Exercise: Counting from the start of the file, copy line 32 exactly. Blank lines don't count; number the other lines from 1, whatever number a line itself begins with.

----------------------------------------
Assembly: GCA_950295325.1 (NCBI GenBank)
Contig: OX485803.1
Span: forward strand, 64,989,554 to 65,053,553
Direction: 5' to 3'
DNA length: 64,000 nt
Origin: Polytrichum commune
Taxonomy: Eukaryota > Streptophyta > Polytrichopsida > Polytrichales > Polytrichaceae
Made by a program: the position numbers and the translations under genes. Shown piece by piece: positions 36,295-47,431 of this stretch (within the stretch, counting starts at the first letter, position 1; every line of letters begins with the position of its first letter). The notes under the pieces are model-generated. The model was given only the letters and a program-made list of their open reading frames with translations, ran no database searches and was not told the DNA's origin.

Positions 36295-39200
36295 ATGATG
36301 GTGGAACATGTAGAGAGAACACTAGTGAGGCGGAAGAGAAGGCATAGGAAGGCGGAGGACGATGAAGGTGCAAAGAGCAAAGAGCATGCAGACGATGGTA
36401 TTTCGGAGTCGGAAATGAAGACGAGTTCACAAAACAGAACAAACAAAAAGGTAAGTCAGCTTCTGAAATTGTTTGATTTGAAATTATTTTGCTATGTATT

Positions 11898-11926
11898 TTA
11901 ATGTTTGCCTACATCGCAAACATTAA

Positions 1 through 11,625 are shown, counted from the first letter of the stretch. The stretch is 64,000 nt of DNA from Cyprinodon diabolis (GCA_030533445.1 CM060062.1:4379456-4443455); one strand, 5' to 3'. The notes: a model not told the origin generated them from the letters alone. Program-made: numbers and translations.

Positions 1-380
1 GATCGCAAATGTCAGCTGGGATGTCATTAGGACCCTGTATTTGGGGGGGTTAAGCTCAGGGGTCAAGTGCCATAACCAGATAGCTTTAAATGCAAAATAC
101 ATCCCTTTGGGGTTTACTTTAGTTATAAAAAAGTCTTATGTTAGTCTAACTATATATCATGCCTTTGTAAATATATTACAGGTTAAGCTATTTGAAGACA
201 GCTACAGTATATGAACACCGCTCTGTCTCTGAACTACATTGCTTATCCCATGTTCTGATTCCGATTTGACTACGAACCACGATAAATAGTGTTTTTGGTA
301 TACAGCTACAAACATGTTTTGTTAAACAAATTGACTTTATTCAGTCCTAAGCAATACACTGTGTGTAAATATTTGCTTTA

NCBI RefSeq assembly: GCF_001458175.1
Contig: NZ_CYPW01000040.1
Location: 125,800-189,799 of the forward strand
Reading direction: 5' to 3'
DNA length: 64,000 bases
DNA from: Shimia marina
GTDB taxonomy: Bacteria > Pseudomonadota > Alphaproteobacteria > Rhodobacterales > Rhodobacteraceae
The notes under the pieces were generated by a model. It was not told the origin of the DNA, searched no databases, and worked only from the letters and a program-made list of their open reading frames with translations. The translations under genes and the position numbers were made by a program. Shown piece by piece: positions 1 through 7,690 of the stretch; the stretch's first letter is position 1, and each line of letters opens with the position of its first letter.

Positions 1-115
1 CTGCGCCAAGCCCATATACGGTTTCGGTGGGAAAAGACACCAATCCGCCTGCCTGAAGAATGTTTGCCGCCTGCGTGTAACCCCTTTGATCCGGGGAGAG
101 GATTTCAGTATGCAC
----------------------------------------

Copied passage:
101 GATTTCAGTATGCAC